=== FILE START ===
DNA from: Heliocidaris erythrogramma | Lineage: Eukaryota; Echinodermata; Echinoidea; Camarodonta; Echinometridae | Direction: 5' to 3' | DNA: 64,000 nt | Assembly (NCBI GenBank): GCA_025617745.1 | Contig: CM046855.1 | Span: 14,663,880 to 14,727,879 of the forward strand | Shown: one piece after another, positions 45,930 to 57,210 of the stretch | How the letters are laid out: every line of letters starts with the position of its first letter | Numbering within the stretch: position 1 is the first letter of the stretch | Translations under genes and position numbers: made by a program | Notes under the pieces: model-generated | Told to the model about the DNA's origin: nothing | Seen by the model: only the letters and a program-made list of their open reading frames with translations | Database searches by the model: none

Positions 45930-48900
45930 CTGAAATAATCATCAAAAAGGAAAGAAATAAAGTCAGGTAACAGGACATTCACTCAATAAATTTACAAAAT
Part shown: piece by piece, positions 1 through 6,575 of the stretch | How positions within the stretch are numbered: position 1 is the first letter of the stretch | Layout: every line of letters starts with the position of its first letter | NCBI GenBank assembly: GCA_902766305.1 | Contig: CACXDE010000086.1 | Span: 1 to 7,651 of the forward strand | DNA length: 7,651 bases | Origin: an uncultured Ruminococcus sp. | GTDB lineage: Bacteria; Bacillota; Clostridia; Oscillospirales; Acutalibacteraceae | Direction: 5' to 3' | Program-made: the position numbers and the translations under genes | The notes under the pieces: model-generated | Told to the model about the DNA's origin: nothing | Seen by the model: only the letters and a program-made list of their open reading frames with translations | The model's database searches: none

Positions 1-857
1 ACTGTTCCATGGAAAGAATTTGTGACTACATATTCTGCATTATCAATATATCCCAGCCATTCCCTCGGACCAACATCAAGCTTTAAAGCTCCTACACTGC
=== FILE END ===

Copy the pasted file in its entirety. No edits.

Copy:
DNA from: Heliocidaris erythrogramma | Lineage: Eukaryota; Echinodermata; Echinoidea; Camarodonta; Echinometridae | Direction: 5' to 3' | DNA: 64,000 nt | Assembly (NCBI GenBank): GCA_025617745.1 | Contig: CM046855.1 | Span: 14,663,880 to 14,727,879 of the forward strand | Shown: one piece after another, positions 45,930 to 57,210 of the stretch | How the letters are laid out: every line of letters starts with the position of its first letter | Numbering within the stretch: position 1 is the first letter of the stretch | Translations under genes and position numbers: made by a program | Notes under the pieces: model-generated | Told to the model about the DNA's origin: nothing | Seen by the model: only the letters and a program-made list of their open reading frames with translations | Database searches by the model: none

Positions 45930-48900
45930 CTGAAATAATCATCAAAAAGGAAAGAAATAAAGTCAGGTAACAGGACATTCACTCAATAAATTTACAAAAT
Part shown: piece by piece, positions 1 through 6,575 of the stretch | How positions within the stretch are numbered: position 1 is the first letter of the stretch | Layout: every line of letters starts with the position of its first letter | NCBI GenBank assembly: GCA_902766305.1 | Contig: CACXDE010000086.1 | Span: 1 to 7,651 of the forward strand | DNA length: 7,651 bases | Origin: an uncultured Ruminococcus sp. | GTDB lineage: Bacteria; Bacillota; Clostridia; Oscillospirales; Acutalibacteraceae | Direction: 5' to 3' | Program-made: the position numbers and the translations under genes | The notes under the pieces: model-generated | Told to the model about the DNA's origin: nothing | Seen by the model: only the letters and a program-made list of their open reading frames with translations | The model's database searches: none

Positions 1-857
1 ACTGTTCCATGGAAAGAATTTGTGACTACATATTCTGCATTATCAATATATCCCAGCCATTCCCTCGGACCAACATCAAGCTTTAAAGCTCCTACACTGC